DEAN: Well, I think it certainly shows an attitude and a mentality. The fact that the e-mails were exchanged with other people who were at the meeting, who are clearly within the ambit and being looked at by the special counsel, it shows kind of a collective mindset that they were certainly prepared to take negative information on Hillary Clinton from the Russian government and were actually looking forward to it in the person of this lawyer who came in.

Also, the fact that they all forgot the meeting on their -- on their security clearance form is very striking.

LEMON: Yes. This is Yahoo News who's reporting that President Trump's legal team was informed more than three weeks ago about Donald Trump, Jr., the e-mail, arranging that June 2016 meeting with the Russian lawyer.

And just yesterday, Donald Trump told Reuters he learned about the meeting, quote, "a couple of days ago." But he said on the plane last night that maybe it was mentioned at some point. And now we learn his legal team knew about it weeks ago, so what gives here?

DEAN: Well, it's hard -- we don't know what his lawyers were or were not telling him. I think when it first came up is when Jared Kushner registered and acknowledged the meeting to his amended FS-86 form, the clearance form. That would have alerted everybody at that point that he was going to put that out there.

[22:35:04] So I would be surprised, in fact, if Trump didn't know contemporaneously about the meeting. It'd be shocking if his son had this, what they thought was going to be a hot source from Russia tell him some negative stuff about Hillary. I'm sure that buzz went around the campaign headquarters which were kind of small and intimate.

LEMON: Right on. You know, you served as White House counsel for President Nixon during Watergate. What must be going through the minds of the attorneys representing and advising the Trump family right now? DEAN: Well, there are two sets of attorneys. One is the White House

counsel now, unlike during Watergate, it's been cleared up. The client is the Office of the President and not necessarily the officeholder. So, that office, the entire White House office, does not represent Trump, per se.

That's why he has Kasowitz as his private counsel who is sort of the head of a whole team of private lawyers. I think that they're all seasoned lawyers and they probably don't muse a lot on what their client is or not thinking or trying to give him the best advice they can.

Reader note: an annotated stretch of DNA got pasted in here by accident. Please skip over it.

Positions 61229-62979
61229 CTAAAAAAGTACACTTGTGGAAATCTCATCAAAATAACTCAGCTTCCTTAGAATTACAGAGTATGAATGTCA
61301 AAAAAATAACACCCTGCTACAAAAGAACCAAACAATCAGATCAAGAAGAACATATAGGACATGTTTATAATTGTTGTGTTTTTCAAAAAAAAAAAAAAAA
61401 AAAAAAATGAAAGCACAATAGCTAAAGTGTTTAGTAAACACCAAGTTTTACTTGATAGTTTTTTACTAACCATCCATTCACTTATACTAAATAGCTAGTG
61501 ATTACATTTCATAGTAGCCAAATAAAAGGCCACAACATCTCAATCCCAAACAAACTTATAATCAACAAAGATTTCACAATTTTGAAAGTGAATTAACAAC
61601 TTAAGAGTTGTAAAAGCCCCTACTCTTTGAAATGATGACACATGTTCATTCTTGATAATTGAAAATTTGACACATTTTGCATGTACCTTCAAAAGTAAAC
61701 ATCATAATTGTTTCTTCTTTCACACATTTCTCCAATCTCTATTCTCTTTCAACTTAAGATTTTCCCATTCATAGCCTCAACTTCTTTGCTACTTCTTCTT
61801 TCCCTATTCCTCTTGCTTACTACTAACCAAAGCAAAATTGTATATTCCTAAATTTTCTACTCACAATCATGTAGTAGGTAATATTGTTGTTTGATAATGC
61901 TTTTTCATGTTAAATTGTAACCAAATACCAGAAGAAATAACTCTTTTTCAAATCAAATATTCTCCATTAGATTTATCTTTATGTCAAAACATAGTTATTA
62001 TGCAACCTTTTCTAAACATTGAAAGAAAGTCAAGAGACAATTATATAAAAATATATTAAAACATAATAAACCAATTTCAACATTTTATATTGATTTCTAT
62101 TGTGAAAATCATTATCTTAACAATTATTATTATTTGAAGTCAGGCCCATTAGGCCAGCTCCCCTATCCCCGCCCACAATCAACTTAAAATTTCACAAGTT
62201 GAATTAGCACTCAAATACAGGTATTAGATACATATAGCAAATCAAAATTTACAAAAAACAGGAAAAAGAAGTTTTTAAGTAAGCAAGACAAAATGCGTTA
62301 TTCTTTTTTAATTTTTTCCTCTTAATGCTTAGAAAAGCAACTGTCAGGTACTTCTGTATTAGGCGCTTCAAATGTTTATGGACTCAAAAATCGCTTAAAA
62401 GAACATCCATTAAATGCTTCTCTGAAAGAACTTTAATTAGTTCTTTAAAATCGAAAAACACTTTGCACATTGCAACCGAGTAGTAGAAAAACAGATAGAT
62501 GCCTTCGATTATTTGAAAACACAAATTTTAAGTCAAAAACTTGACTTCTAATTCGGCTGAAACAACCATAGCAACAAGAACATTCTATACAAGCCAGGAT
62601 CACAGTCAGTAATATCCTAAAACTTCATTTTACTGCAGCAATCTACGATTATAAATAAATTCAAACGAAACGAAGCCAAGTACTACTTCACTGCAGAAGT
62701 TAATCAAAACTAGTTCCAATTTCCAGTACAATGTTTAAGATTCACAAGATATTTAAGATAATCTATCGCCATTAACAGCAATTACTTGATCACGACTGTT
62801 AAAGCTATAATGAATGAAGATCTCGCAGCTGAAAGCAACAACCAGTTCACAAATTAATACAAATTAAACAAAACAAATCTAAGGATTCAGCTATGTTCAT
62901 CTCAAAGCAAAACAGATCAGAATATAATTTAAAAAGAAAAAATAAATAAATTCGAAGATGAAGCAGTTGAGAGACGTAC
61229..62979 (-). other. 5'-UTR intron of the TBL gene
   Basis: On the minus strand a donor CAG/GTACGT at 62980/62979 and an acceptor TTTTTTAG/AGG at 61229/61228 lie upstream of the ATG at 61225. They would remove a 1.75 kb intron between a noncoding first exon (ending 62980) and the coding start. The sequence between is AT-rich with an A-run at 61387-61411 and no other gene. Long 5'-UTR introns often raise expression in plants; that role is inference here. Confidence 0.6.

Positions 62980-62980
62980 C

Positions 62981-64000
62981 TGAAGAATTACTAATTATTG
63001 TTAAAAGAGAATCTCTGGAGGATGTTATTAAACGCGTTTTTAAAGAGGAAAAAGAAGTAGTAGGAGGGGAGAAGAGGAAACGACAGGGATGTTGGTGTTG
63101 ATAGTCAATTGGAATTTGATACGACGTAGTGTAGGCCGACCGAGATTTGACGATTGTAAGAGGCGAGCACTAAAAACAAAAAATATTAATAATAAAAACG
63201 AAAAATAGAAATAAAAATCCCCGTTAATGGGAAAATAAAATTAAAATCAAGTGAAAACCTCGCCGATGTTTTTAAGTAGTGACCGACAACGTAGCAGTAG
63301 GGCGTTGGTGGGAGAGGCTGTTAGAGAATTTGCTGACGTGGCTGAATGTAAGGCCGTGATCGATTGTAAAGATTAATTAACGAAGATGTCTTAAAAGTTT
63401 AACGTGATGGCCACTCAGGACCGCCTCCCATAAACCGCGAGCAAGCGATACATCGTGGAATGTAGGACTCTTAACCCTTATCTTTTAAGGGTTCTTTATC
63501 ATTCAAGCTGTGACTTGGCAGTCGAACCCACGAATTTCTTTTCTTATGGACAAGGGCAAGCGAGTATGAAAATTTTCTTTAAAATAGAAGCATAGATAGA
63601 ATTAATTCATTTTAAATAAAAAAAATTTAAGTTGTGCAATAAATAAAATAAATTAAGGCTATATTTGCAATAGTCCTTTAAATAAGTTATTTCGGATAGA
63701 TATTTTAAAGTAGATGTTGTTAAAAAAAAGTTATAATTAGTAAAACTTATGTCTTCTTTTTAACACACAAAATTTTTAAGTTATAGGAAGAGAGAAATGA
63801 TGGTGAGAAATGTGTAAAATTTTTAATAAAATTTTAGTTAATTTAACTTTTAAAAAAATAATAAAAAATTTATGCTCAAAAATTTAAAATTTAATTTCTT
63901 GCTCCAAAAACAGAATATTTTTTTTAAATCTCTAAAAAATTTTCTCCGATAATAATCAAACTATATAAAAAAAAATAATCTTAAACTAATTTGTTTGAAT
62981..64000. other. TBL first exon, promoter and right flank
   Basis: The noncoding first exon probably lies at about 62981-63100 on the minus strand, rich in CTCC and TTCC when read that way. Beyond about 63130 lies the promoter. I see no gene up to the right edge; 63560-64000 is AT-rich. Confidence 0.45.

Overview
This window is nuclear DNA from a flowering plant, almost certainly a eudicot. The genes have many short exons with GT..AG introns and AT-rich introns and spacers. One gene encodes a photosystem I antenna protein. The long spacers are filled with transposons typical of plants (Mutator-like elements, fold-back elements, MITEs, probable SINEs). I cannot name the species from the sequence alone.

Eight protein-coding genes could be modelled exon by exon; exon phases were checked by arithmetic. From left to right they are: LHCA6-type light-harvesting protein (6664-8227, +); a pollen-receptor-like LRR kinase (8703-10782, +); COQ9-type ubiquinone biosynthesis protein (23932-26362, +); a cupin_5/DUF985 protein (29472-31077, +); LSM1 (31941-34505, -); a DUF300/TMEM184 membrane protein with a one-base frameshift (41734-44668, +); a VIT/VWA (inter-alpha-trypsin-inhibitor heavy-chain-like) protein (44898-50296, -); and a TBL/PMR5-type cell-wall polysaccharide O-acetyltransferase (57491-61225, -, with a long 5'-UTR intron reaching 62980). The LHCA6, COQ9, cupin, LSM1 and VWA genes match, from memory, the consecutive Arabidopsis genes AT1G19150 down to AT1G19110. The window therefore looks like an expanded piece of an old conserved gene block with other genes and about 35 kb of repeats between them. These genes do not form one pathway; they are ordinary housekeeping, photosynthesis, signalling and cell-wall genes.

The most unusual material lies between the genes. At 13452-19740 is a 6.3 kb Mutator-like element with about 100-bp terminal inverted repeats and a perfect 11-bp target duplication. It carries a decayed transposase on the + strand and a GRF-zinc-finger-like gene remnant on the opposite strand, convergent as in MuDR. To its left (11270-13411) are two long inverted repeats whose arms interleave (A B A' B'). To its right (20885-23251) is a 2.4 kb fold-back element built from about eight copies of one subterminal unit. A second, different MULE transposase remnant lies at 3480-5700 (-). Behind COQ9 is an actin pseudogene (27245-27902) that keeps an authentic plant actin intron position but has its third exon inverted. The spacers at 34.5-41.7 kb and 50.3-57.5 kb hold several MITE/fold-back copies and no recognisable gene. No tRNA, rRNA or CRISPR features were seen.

He's somebody who we all know apparently has a history of not following the advice of his lawyer. That's a standard operating procedure and one of the reasons he chooses the lawyers he selects. Because they're not offended by it.

LEMON: Yes. John Dean, always a pleasure. Thank you.

DEAN: Thank you, Don.

LEMON: When we come back, in the midst of all this controversy, an awkward moment in Paris today when President Trump said to the French president's wife and why people are buzzing about it.


President Trump is in France tonight, but his son's Russia trouble followed him overseas. The president quick to defend Donald Trump, Jr.


DONALD TRUMP, PRESIDENT OF THE UNITED STATES: I have a son who's a great young man. He's a fine person. He took a meeting with a lawyer from Russia. It lasted for a very short period and nothing came of the meeting. And I think it's a meeting that most people in politics probably would have taken.


LEMON: So let's discuss now. CNN senior political commentator Jennifer Granholm, as well as, political commentators Alice Stewart and Matt Lewis. Can you guys just retrack it? Don't play the audio. Did you see macron's face as he was saying that? He's talking about this son. Look at his reaction.

So, listen, the president is trying to normalize something that no one thinks is OK or normal, Alice.

ALICE STEWART, POLITICAL COMMENTATOR, CNN: Well, yes. The key to what he said is most people would have taken that meeting. News flash, most people in politics would not have taken that meeting.

Look, oppo is a great thing, it's a beautiful thing, and campaigns thrive on it oftentimes and they will welcome oppo but when you are told you are being set up with a meeting with someone that's bringing information from the Russian government that will provide incriminating evidence about your opponent, and say that they want to help your campaign and hurt your opponent, you don't take that meeting.

You pick up the phone and you call the FBI because that just sets up a scenario where you could be accused of being in coordination. I'm not saying they are, I'm not saying they've done anything wrong or against the law. I'm just saying this stinks to high heaven...


LEMON: It wasn't smart to take it.

STEWART: ... to say everyone does it is an insult to everyone else.

LEMON: Yes. Governor, would most people have taken the meeting as the president says?

JENNIFER GRANHOLM, SENIOR POLITICAL COMMENTATOR, CNN: No. Of course not. And you know, but here's the weird thing, OK? So, Don Trump, Jr. is a neophyte, a young man then you've got Kushner who is not been working necessarily on campaigns.

But Paul Manafort, he's been around the block. He knows this stuff. He was in the meeting. He was forwarded that e-mail. Don't tell me he didn't know what this was. It was very clear in the e-mail. And he knows very well he shouldn't be taking that meeting. So I don't think anybody gets off the hook.